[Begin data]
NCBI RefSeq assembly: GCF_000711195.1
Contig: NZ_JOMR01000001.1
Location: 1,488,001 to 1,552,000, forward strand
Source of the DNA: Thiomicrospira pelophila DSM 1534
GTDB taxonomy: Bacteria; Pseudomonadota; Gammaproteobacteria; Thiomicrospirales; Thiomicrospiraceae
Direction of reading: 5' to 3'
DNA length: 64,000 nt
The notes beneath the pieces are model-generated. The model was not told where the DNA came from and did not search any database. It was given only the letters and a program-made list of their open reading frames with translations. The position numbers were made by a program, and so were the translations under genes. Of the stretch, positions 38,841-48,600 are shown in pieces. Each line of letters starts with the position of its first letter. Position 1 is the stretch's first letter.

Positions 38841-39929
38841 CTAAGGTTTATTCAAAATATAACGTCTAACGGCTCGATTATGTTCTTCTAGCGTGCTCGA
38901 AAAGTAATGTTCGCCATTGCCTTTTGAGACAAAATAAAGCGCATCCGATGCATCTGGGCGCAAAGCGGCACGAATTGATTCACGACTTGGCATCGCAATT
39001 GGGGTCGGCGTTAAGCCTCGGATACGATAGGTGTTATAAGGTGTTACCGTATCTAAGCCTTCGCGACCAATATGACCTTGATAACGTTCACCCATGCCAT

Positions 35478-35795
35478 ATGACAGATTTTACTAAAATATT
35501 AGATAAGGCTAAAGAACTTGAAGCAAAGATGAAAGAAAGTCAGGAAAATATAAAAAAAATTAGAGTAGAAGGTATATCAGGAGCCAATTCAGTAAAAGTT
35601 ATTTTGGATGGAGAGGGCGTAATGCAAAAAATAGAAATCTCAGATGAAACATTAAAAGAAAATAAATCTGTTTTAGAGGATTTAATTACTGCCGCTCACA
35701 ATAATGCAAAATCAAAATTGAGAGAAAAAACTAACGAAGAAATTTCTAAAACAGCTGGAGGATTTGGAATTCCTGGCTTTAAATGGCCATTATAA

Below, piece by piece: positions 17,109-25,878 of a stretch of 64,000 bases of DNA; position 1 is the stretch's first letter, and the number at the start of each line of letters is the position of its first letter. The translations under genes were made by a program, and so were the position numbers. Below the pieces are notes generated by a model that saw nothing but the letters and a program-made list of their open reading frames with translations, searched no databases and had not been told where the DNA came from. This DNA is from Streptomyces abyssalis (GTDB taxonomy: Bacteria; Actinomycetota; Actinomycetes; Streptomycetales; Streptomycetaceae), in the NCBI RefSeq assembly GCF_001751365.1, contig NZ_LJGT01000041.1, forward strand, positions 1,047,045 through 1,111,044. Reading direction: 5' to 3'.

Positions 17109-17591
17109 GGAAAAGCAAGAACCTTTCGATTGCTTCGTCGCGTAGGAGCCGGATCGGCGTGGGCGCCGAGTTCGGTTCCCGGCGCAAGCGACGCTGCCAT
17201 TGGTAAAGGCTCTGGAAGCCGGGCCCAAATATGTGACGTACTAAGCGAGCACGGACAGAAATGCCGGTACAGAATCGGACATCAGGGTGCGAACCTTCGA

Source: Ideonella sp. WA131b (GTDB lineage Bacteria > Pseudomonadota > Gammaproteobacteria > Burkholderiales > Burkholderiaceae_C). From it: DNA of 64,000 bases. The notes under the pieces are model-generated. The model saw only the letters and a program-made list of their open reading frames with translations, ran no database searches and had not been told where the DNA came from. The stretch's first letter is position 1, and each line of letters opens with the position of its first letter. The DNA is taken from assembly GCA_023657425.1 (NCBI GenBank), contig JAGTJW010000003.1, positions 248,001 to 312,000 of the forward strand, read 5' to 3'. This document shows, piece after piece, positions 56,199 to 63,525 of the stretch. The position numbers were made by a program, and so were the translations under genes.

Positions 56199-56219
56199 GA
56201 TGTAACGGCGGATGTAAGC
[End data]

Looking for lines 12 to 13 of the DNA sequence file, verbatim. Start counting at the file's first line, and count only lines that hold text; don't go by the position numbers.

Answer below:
39001 GGGGTCGGCGTTAAGCCTCGGATACGATAGGTGTTATAAGGTGTTACCGTATCTAAGCCTTCGCGACCAATATGACCTTGATAACGTTCACCCATGCCAT

Positions 35478-35795